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Has the proposed UK travel ban been dropped? Have a read at the law

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Here’s a quick one for the lawyers amongst our readers.

This (PDF) is the full text of the new lockdown legislation which has just been published.

Having read this, admittedly not slowly over a number of hours, I cannot see any mention of a ban on leaving the United Kingdom.

Coronavirus

There are other restrictions which could arguably cover this – eg the list of reasons why you can leave your home does not include ‘go on holiday’ – but there is not a specific ban on travel. Perhaps there was a view that this would breach human rights legislation?

You can leave your home for work, so presumably driving to the airport and getting on an aircraft is OK. The Government, to be fair, has always said that this would be acceptable.

So … you would be committing an offence by leaving your home for a purpose which was not work-related or for any other reason on the list. However, travelling abroad is not, in itself, an offence. British Airways will not be committing an offence by having you on the aircraft and cannot be fined for doing so. There is also no requirement for you to prove to the airline that you are travelling for work.

Bizarrely, as the legislation is written, it seems that a homeless person can travel abroad for any reason. 2.5.3 makes it clear that a homeless person is committing no offence by not being in a home, and there are no restrictions on travelling to the airport or flying somewhere!

You are also allowed to leave home to view a residential property. This property could be outside the UK presumably.

Have a read for yourself and see what you think.

PS. The regulations also clarify that hotels can continue to do room service even though restaurants and bars are closed. Hotels can remain open and, looking online, many – at least in London – will.

PPS. 4.15.5 seems to imply that airport lounges can remain open and serve food and drink.

Comments (278)

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  • Rory says:

    Since BA only actually fly internationally from England, if I was going on holiday from Scotland then connecting in LHR, I guess that would be ok?

    • Anna says:

      Well the regulations only apply to England, so unless things change in Scotland, you’re not committing an offence by leaving your home there.

      • The real John says:

        But it doesn’t say your home must be in England. So I think that if your home is outside England (including outside the UK), you would be in breach by going to England unless you have a reasonable excuse to be in England. I don’t think transiting for holiday counts as a reasonable excuse. Enforcement of course is another matter.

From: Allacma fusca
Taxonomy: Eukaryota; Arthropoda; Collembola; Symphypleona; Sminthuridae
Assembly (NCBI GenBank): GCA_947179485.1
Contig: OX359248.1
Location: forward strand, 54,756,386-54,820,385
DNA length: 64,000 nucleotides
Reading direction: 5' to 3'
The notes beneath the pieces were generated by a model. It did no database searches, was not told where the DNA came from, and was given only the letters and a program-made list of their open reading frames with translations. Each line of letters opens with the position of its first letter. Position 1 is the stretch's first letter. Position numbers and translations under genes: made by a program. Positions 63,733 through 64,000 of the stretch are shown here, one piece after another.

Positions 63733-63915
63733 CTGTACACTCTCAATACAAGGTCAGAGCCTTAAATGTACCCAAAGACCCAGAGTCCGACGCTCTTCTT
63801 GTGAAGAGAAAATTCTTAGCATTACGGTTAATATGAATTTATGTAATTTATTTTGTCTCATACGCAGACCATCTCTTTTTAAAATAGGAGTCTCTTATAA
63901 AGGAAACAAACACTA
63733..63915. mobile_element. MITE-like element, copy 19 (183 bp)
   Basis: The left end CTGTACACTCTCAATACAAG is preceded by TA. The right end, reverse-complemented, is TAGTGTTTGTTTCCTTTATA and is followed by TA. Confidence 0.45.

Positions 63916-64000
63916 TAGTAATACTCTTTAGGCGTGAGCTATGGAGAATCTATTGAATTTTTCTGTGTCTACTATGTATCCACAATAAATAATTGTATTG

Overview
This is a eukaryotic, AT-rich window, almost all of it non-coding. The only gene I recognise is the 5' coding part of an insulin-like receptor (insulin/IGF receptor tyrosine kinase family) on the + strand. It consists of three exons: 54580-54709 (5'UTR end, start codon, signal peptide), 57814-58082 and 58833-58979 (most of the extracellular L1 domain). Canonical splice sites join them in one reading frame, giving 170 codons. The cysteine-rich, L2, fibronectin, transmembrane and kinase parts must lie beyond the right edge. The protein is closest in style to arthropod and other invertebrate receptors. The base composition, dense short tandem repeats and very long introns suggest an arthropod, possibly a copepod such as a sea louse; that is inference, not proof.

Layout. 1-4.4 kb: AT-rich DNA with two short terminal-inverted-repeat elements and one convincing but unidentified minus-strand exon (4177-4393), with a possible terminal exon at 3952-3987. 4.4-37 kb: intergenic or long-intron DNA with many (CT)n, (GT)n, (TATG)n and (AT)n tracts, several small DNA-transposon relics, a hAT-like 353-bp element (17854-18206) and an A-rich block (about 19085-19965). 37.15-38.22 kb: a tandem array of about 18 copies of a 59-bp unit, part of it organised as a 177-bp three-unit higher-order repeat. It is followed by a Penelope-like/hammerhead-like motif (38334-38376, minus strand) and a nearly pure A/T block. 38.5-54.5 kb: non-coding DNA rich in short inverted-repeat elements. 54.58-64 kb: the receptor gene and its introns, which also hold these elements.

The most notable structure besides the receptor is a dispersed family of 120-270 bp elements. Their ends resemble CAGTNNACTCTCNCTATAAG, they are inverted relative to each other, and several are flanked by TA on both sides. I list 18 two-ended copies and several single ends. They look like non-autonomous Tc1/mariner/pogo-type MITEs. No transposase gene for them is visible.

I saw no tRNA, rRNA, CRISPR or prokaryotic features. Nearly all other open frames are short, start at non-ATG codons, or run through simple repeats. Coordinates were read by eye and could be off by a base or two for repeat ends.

• GeorgeJ says:

          John,
          It actually doesnt define a home at all!

          • Josh says:

            Doesn’t need to – the prohibition is on leaving the place where you live

        • Anna says:

          The rules only apply to England, therefore it’s not an offence to leave your home if it’s not in England (unless Wales or Scotland legislators against it, but even then the offence would be committed there and not in England).

  • Paula Fleet says:

    What proof would I have to show border control at Heathrow or BA that I am flying for business, I am not an employee?

    • Rob says:

      None, because it is not an offence to fly. It is an offence to leave your home (unless for work) but I doubt Border Force care.

      • GeorgeJ says:

        Rob,

        One other oddity, there is no definition of a “home” that I can find so all the bit about visiting second homes seems to have disappeared. For most people with one residence that probably doesn’t matter but for anyone with two or more there could still be an element of choice (especially if they go hot trod tomorrow before any movement potentially becomes an unnecessary journey). Also once matters come into force clause 6g(v) would seem to authorise a journey to deal with any matter relating to the letting of a second home ( a Stanley Johnson clause). So potentially I could visit my place in Northumberland to prepare it for visitors after lockdown and set the mousetraps! I am not going to bother, but I think I have the option.

        • The real John says:

          Good spot. I am trying to sell a flat and on reading the legislation it looks like I am explicitly allowed to go to the flat to conduct repairs and viewings (I’m not using an estate agent)

  • Chris says:

    Why do folk want to look for ways to get round the law (or advice, or recommendations whatever)? Why can’t folk just think of the reason why the law is there in the first place. Staying put (and wearing a face covering, working from home, and social distancing) is to limit our interaction with others, and thereby keeping our germs to ourselves and not catching germs from others.